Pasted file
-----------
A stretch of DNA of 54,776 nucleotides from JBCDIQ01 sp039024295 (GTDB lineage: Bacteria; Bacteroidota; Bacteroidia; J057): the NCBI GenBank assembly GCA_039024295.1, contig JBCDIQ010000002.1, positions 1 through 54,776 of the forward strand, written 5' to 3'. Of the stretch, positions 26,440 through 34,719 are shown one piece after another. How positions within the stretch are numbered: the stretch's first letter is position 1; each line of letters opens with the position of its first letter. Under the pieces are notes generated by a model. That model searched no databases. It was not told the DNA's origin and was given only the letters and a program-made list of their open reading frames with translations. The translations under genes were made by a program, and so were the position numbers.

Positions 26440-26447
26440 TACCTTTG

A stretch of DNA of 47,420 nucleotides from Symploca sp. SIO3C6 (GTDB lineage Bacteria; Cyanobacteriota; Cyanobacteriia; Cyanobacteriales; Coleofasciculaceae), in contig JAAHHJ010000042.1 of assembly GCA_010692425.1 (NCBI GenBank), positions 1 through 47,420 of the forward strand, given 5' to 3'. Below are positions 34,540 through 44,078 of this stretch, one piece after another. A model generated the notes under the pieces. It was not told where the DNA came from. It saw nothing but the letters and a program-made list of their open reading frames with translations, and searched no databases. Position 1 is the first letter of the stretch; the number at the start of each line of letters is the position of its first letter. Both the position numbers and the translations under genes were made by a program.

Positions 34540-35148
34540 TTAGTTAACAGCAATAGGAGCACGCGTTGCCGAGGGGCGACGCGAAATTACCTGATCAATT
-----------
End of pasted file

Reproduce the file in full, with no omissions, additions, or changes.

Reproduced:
A stretch of DNA of 54,776 nucleotides from JBCDIQ01 sp039024295 (GTDB lineage: Bacteria; Bacteroidota; Bacteroidia; J057): the NCBI GenBank assembly GCA_039024295.1, contig JBCDIQ010000002.1, positions 1 through 54,776 of the forward strand, written 5' to 3'. Of the stretch, positions 26,440 through 34,719 are shown one piece after another. How positions within the stretch are numbered: the stretch's first letter is position 1; each line of letters opens with the position of its first letter. Under the pieces are notes generated by a model. That model searched no databases. It was not told the DNA's origin and was given only the letters and a program-made list of their open reading frames with translations. The translations under genes were made by a program, and so were the position numbers.

Positions 26440-26447
26440 TACCTTTG

A stretch of DNA of 47,420 nucleotides from Symploca sp. SIO3C6 (GTDB lineage Bacteria; Cyanobacteriota; Cyanobacteriia; Cyanobacteriales; Coleofasciculaceae), in contig JAAHHJ010000042.1 of assembly GCA_010692425.1 (NCBI GenBank), positions 1 through 47,420 of the forward strand, given 5' to 3'. Below are positions 34,540 through 44,078 of this stretch, one piece after another. A model generated the notes under the pieces. It was not told where the DNA came from. It saw nothing but the letters and a program-made list of their open reading frames with translations, and searched no databases. Position 1 is the first letter of the stretch; the number at the start of each line of letters is the position of its first letter. Both the position numbers and the translations under genes were made by a program.

Positions 34540-35148
34540 TTAGTTAACAGCAATAGGAGCACGCGTTGCCGAGGGGCGACGCGAAATTACCTGATCAATT